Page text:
Business planning terminology can be confusing because much of it is used very loosely, and can mean different things.Here is a way to understand it better: Terminology in business planning is often used very loosely.
Business planning terminology can be confusing because much of it is used very loosely, and can mean different things.Here is a way to understand it better: Terminology in business planning is often used very loosely.Tags: What Is A Good Thesis Statement For The Road Not TakenCreative Writing Worksheets For High SchoolChicago Style Example EssayFreud Refutation EssaysFuzzy Data Mining + ThesisVegetable Farming Business PlanEssay Questions On The NecklaceGo Math Homework Book
Some projects are very substantial and equate to an autonomous (independent) business activity, in which case a business plan is entirely appropriate.
Other projects are smaller, perhaps limited to internal change or development, and are less likely to require a conventional business plan, and are quite adequately planned and managed via project management methods.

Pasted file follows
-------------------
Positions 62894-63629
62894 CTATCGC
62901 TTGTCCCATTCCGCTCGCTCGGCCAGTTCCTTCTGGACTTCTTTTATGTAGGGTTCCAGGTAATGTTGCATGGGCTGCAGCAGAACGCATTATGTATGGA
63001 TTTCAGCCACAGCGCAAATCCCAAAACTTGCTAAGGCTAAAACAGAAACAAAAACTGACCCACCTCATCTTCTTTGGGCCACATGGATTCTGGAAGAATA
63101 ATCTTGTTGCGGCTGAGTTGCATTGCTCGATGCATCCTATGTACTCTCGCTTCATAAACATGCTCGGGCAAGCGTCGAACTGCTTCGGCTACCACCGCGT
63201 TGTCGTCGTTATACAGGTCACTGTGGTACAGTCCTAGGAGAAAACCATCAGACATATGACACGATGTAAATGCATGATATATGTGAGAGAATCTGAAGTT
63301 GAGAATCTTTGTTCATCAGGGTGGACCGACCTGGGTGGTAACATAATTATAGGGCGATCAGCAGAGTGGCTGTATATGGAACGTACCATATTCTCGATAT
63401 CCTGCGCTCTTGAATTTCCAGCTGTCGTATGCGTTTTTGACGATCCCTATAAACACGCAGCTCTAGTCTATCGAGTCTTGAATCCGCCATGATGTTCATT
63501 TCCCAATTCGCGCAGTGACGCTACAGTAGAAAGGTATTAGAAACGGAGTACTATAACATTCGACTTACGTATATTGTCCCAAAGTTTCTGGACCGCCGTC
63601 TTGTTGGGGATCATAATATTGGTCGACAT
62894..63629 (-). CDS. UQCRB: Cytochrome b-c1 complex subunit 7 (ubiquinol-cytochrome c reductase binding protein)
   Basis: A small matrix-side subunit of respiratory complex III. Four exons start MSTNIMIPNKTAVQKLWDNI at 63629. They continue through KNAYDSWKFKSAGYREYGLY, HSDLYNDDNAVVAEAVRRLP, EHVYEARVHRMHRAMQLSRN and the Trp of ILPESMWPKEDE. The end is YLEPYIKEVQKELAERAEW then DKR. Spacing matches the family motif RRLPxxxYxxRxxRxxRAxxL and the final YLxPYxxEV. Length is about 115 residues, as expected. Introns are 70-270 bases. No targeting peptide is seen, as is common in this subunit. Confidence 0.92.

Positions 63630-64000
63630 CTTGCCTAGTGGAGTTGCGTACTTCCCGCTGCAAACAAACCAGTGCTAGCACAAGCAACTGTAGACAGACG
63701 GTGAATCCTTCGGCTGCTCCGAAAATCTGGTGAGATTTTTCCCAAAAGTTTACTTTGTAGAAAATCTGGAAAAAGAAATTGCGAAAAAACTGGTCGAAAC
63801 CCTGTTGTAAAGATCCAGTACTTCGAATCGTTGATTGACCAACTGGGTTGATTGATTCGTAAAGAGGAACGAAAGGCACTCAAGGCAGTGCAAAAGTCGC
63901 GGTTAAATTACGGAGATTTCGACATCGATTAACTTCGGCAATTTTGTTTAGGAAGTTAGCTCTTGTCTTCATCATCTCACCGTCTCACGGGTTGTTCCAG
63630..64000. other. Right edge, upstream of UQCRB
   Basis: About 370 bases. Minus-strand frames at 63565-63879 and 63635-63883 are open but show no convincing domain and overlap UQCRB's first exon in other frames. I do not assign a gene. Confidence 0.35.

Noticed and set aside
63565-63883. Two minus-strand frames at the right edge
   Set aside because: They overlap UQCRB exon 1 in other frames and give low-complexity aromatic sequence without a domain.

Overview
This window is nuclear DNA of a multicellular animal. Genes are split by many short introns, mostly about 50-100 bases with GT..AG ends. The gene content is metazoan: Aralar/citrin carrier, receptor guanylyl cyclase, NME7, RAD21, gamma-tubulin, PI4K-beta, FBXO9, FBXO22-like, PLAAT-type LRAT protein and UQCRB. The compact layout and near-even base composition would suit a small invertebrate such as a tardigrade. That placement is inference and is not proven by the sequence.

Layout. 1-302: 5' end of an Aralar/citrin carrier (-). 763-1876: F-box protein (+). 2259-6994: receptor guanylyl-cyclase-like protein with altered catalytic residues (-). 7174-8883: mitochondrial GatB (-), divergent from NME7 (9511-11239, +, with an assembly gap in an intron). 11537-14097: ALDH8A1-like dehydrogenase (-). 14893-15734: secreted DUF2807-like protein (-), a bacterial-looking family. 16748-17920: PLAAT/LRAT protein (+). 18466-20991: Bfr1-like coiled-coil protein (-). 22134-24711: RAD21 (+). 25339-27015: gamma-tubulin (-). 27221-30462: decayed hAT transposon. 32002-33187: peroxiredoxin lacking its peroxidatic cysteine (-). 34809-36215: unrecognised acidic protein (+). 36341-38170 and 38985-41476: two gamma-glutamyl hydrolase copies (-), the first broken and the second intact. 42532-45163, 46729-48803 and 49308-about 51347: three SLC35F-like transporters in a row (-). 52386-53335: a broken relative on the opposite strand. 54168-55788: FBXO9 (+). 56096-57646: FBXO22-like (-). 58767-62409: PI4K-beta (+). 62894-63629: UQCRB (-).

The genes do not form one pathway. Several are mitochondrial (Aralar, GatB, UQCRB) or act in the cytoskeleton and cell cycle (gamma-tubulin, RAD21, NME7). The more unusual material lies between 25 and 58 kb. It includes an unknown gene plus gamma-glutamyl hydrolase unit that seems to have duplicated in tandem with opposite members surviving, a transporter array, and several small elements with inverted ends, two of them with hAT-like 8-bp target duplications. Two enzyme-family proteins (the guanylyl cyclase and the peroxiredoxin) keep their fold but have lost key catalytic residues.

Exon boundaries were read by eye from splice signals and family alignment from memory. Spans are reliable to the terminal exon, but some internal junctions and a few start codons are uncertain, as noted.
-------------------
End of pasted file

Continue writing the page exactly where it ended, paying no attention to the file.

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Marketing involves the strategic planning of a business (or other organizational provider) through to every aspect of customer engagement, including market reserach, product development, branding, advertising and promotion, methods of selling, customer service, and extending to the acquisition or development of new businesses.
Sales or selling is an activity within marketing, referring to the methods and processes of communicating and agreeing and completing the transaction (sale) with the customer.
Many people use the words 'sales' or 'selling' and 'marketing' to mean the same thing - basically selling products or services to customers, in the broadest sense.
In fact, marketing refers to much wider issues than sales and selling.
This increasingly applies to many non-commercial activities (government services, education, health, charities, etc), whose planning processes may also be described as 'business planning', even though such organizations may not be businesses in the way we normally imagine.
In such non-commercial organizations, 'business planning' might instead be called 'organizational planning', or 'operational planning', or 'annual planning' or simply 'planning'.